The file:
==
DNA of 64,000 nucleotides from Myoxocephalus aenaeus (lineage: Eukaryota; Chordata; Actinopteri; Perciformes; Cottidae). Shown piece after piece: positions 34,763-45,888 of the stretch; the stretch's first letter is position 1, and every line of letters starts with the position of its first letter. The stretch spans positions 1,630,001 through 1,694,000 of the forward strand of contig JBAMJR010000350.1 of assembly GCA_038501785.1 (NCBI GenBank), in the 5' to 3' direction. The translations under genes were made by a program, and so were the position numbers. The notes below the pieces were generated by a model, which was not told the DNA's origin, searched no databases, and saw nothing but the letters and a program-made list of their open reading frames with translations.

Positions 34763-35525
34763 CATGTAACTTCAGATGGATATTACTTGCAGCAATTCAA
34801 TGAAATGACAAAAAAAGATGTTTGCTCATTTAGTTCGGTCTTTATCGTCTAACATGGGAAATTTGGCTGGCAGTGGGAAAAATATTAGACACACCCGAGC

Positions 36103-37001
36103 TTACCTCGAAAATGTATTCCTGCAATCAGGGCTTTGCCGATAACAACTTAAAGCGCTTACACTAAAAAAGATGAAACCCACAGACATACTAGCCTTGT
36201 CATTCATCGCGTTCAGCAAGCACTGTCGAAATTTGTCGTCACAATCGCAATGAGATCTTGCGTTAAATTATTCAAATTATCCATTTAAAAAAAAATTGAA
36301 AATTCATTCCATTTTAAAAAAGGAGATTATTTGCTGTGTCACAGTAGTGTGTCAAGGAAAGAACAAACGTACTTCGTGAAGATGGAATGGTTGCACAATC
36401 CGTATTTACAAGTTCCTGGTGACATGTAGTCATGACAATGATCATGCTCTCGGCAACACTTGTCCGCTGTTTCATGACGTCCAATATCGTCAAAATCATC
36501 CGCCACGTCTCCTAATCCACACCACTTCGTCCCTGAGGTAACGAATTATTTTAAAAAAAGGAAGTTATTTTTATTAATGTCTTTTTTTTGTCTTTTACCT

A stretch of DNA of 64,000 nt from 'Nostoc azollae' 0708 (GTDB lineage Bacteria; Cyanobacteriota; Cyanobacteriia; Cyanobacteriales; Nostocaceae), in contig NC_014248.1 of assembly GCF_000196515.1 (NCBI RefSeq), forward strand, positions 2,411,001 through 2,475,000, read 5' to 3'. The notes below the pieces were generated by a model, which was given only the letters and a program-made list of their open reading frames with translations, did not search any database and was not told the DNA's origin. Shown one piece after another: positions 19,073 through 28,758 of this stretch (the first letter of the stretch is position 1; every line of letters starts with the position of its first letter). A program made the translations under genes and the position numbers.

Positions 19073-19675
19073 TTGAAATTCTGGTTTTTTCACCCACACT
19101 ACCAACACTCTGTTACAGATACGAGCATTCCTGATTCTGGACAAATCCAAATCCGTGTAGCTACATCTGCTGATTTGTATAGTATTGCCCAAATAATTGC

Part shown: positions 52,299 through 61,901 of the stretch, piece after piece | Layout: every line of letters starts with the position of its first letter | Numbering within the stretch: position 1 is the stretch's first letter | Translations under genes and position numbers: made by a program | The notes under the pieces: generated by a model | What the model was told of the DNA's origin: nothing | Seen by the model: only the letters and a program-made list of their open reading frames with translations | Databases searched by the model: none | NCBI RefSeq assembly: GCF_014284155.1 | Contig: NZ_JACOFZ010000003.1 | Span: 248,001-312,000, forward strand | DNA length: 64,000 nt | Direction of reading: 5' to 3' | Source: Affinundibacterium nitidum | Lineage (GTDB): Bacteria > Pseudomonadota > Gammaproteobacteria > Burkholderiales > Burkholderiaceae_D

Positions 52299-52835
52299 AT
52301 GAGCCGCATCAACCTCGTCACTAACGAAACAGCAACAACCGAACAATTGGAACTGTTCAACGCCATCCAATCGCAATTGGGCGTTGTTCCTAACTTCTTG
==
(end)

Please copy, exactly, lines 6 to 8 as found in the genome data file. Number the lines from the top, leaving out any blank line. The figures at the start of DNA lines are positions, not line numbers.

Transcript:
36103 TTACCTCGAAAATGTATTCCTGCAATCAGGGCTTTGCCGATAACAACTTAAAGCGCTTACACTAAAAAAGATGAAACCCACAGACATACTAGCCTTGT
36201 CATTCATCGCGTTCAGCAAGCACTGTCGAAATTTGTCGTCACAATCGCAATGAGATCTTGCGTTAAATTATTCAAATTATCCATTTAAAAAAAAATTGAA
36301 AATTCATTCCATTTTAAAAAAGGAGATTATTTGCTGTGTCACAGTAGTGTGTCAAGGAAAGAACAAACGTACTTCGTGAAGATGGAATGGTTGCACAATC